Wednesday, May 13, 2015

How does a radix sort work?

Radix sort is an integer sorting algorithm. As it's name indicates, it sorts a list of numbers based on the digits of the numbers. 

It's a linear time sorting algorithm which is different from the comparison based sorting algorithms like quick sort or heap sort. Counting sort is also a linear time sorting algorithm which is explained in my previous post.

Let us understand this algorithm using an example. 
Consider the array [235, 10, 784, 69, 51]

We first sort the numbers based on the least significant digit, i.e the digit at 1's place. It becomes [10, 51, 784, 235, 69]. Observe that the these numbers are now sorted according to it's last digit ([0,1,4,5,9]).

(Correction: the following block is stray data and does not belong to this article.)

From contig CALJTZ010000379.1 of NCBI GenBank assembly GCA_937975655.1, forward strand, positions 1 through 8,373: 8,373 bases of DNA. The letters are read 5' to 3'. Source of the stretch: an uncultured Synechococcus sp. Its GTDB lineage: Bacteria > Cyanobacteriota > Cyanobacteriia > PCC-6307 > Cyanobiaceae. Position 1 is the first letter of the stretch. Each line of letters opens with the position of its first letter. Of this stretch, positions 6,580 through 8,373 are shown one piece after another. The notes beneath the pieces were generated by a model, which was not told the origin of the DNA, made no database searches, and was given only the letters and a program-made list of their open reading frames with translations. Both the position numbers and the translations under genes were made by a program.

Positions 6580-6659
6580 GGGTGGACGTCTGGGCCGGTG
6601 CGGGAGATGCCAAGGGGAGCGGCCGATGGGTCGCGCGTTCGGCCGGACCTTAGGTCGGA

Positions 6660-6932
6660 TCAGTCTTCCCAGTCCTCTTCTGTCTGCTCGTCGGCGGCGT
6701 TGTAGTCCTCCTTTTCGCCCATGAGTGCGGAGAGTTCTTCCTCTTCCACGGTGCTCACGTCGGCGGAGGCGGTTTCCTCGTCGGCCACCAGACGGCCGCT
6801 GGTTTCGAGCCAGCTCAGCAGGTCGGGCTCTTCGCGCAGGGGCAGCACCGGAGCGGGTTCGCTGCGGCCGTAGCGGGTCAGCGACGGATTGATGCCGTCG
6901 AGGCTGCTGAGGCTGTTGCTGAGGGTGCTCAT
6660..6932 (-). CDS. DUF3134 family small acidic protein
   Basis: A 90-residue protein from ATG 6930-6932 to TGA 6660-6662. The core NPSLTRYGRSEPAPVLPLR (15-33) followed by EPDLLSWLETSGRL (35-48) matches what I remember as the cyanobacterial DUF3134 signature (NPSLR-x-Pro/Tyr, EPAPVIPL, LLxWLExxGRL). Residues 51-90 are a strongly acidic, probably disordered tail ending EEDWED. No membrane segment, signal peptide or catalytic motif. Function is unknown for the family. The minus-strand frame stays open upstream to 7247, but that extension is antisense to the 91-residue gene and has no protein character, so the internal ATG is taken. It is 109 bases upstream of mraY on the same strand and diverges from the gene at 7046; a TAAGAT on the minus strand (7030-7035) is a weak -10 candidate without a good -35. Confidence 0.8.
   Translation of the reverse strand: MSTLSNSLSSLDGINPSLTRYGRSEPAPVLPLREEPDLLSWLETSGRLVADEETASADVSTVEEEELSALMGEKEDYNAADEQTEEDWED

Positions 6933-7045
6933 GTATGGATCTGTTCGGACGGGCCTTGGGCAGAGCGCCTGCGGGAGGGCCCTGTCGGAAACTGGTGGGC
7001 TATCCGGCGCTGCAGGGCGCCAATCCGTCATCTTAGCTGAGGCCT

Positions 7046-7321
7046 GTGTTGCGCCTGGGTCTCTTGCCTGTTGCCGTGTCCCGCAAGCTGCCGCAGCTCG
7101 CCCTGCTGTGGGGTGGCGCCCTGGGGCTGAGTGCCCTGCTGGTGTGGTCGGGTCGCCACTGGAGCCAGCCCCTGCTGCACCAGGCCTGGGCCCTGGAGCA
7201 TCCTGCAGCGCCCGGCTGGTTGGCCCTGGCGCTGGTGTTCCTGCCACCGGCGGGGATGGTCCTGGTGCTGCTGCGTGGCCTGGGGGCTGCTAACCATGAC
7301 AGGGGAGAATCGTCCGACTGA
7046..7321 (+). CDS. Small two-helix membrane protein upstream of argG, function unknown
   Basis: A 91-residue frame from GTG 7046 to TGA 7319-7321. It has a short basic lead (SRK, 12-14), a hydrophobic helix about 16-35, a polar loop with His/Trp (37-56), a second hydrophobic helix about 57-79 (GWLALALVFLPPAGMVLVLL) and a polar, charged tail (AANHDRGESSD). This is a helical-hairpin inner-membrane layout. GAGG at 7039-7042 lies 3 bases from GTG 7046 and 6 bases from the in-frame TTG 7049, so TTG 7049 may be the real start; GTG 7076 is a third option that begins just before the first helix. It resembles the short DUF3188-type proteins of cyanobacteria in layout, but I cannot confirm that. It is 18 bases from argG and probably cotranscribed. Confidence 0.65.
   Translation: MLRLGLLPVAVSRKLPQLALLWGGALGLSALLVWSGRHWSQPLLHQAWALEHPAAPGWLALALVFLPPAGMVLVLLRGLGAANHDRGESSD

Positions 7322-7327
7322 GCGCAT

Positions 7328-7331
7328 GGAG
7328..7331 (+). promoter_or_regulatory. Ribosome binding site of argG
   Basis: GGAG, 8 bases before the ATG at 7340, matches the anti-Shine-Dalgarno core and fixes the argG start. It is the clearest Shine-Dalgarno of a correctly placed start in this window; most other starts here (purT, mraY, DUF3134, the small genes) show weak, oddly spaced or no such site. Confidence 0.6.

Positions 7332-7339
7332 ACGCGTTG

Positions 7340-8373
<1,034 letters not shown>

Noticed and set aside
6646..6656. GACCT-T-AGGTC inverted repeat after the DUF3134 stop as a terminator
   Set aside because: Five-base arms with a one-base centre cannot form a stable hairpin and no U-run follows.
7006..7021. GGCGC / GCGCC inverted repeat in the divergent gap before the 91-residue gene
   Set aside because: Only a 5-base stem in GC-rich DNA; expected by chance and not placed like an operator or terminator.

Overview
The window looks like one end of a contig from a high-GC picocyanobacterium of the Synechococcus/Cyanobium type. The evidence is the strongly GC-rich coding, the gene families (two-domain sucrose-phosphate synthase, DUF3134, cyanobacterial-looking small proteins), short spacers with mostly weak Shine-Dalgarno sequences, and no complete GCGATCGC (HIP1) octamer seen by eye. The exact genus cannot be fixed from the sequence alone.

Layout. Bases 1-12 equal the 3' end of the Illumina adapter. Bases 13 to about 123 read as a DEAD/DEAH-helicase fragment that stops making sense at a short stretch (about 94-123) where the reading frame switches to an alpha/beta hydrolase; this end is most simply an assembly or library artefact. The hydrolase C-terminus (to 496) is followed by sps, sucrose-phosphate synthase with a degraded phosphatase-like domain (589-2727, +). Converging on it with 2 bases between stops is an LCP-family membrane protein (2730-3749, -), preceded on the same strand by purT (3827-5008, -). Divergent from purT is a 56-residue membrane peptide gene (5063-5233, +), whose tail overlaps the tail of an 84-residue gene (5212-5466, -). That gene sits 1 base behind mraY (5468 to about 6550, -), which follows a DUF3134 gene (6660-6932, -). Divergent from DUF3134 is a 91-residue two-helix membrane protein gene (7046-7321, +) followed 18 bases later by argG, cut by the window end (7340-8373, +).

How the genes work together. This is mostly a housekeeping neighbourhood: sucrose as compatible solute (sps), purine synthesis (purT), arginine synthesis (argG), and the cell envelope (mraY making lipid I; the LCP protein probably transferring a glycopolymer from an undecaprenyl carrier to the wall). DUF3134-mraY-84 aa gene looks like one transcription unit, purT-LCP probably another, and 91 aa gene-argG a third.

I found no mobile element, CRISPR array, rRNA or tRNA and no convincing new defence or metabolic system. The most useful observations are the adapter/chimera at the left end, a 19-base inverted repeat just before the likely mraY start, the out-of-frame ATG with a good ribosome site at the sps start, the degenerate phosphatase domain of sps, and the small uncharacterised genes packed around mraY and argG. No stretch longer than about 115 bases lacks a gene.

Next we consider the digits at 10's place and sort them. It transforms to
[10, 235, 51, 69, 784]. These are sorted according to the last but one digits ([1,3,5,6,8])

Similarly in the next step it becomes [10, 51, 69, 235, 784]

Now the entire array is sorted! We no longer need to sort array because we have at most 3 digits in any number.

Implementation details:
Suppose there are at most D digits in any number, we call the counting sort D times for each place.

Let us briefly know how counting sort works. For more details, you can check my previous post.

It first groups the numbers into buckets. The result of this is a count array of size 10 (assuming the numbers are in the range 0-9). 

Calculate the prefix array of this, we get the sorted positions of given numbers.

Then we use a temporary array to arrange the numbers in sorted order.

An alternative implementation could be to maintain a list of numbers for each bucket, and merging them to a sorted array. But this approach takes extra memory for the list of buckets.

The following code shows  the implementation of the above algorithm.
Exercise: Try to solve this SPOJ problem using radix sort.